So much whisky, so little time | Singapore | Tasting Notes

Bowmore Jug 1955 vs Samaroli Bouquet 1966

End of the week and feeling like something absolutely first-rate? It’s a no-brainer then, back to Bowmore we go.

The way I do this blog seemed great at the beginning: I would introduce a distillery, have a bit of a write up and do the tasting notes, but as this blog grew, and the number of whiskies tried multiplied, naturally the best distilleries were oft repeated. And here I am again wondering if I should talk more about the distillery (Yet again!)  Or else jump straight into the whiskies?




Well, maybe a different approach this time. Some interesting snippets (the veracity of which I do not speak for!) found in the entertaining Peat Smoke and Spirit, A Portrait of Islay and its Whiskies by Andrew Jefford:

  • The town of Bowmore was intentionally created when the Laird Daniel Campbell ‘the Younger’ evicted the village of Kilarrow, uncomfortably close to his estate at Bridgend, and deposited them at the site called Bowmore, giving the new town its now famous round church to appease the new townsfolk. The ex farmers needed jobs, and a distillery was found to be a suitable revenue generating asset for the Laird.
  • Bowmore claims its founding dates to 1779, though the original land grant given to David Simpson was for land ‘in Hill St and Shore St’ while the modern distillery sits abreast school street in the centre of town.
  • The water channel that fed the distillery was considered a marvel of engineering, being some 14km long with a decline of a mere 30 m and negotiated around challenging geographical features. The path of the channel was said to have been drawn up by a very patient Bowmore tailor using a length of waxed thread, a drop of water and astute powers of observation.
  • The stills during the time of Alfred Barnard’s visit in 1887 looked nothing like the stills today, in fact they hardly even looked like whisky pot stills. Today’s stills are rather on the small side and gracefully slender.
  • This one most already know: Bowmore remains one of the two Islay distilleries that still floor malt a (small) portion of their malt.


Bowmore Jug. 1955/1974. No abv. ‘Specially bottled for 12th September 1974’ Approx 350ml.


That’s all the information there is. It was never sold, it was given out as door gifts to staff. Barely 200 were bottled 41 years ago and just how many survived the raucous evening and thirsty years, who can hazard a guess? All I know is that there are 2 in Singapore, and 1 pour in my glass.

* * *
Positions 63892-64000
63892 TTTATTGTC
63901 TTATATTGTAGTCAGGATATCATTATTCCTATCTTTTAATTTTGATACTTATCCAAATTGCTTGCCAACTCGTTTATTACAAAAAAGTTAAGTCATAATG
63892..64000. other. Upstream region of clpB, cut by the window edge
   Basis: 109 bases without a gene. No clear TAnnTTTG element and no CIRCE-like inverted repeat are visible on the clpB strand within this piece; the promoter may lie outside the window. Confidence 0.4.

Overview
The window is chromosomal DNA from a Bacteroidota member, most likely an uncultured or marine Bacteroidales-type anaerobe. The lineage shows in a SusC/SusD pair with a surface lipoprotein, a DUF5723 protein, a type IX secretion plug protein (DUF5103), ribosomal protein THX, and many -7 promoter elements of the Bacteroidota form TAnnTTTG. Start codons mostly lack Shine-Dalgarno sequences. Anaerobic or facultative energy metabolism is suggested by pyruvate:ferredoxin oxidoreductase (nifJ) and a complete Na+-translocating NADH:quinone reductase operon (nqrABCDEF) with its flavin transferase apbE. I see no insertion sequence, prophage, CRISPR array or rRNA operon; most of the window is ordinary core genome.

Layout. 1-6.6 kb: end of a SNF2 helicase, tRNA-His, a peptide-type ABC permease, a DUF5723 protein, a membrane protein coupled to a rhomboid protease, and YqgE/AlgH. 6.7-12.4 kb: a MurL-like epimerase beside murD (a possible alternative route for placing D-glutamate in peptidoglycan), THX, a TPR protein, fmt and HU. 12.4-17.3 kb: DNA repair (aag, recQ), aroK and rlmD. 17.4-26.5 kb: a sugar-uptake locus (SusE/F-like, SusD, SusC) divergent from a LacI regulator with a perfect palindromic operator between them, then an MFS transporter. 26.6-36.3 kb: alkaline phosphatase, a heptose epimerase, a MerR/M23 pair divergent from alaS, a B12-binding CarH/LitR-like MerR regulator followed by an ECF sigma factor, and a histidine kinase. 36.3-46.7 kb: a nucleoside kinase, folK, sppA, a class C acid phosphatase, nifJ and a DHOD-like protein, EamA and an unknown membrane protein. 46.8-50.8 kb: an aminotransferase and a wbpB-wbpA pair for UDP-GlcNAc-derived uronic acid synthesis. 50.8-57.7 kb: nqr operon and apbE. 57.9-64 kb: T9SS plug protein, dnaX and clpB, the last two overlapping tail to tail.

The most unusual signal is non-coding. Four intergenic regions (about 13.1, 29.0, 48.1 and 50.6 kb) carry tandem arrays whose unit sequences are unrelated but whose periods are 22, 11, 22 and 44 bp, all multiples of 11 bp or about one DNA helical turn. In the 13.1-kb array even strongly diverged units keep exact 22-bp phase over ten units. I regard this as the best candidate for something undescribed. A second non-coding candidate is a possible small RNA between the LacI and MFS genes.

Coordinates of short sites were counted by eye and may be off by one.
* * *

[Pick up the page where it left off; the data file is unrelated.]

Nose Nose: A multitude of flavours: Yes immediately fruity as Bowmore can be, but also moist mornings with dew dripping off leaves, touch of camphor and wet logs that’s started to rot but its a clean fresh woody dissolution – I almost see little white mushrooms. Then there’s damp salt like sails met with seaspray, there’s just a little granite-y minerals, all the while the fruit is very expressive but balanced against its other qualities and never loses control. Its beautiful. So easy to be pulled into this nose.

Taste Palate: Surprise, not fruits that explode first but a waxy chest rub and camphor, wet sand and stone and plant debris, lots of it, brasso and old furniture. This cannot be more than 50% but its got huge depth. No, the fruit is there, they’re just not shouting. Here they are towards the finish, Bowmore fruit. You know what it is.

Finish Finish: Long, mineralled, Fruity – henceforth I shall spell this kind of fruit with a capital. Also a slight rusty-ness.


The flavours here are Bowmore’s for sure, and look at the year, this was 1955! Multifacted, perfectly and elegantly weighted. Depth and warmth. Not a huge whisky but what stunning finesse. Timeless whisky.


Bowmore 1966/1984 Samaroli ‘Bouquet’ Full Strength 53%

Bowmore bouquet

(Photo: Whisky Online Auctions – first class auctioneers!)

A storied bottle of legendary provenance.

Nose Nose: Immense at first. Needs air and patience. Much thicker and more powerful than the jug, but that is to be expected. Yes the family resemblance is clear but this one is more focused, narrower, but huge in its margins. It is Fruity but less widely so, more clean white salt and something like peppered paraffin candles, plus a cutting acidity plus a massy diesel-medicinal-minerals-oily thing that sits in the middle of the nose. The scents are so compact and merged, it just spells complexity.

Taste Palate: Immense again, more boisterous with a great big powerful mash up of Fruit, pepper, citrus zest, wax, gum, petrol, salt, woody notes, vanilla pods, bitter herbs. Hard to keep track of this, its changes so quickly. Turning more cutting and more bitter. Absolutely fantastic.

Finish Finish: Long, long, long, always a bit of fruit juice, and a bit of lamp oil, so many little undescribable notes. Oh yes.. My grandmother kept her old hurricane lamps in the house.. in the 21st century.

Score Divine

One of the best whiskies I have ever tried. Narrower, sharper but much bigger much more powerful than the Jug, and the unspeakable complexity is turned up more than several notches. Fabulous. The downside? Even if you had the $15,000 or more it would cost to buy a bottle, noone’s willing to sell it to you.

2 comments on “Bowmore Jug 1955 vs Samaroli Bouquet 1966

  1. EL
    March 12, 2016

    Good review. Thank god I still have one bouquet in my cellar.

    • Whiskyrific
      March 12, 2016

      Lucky lucky you, its virtually ‘unobtainium’ now..

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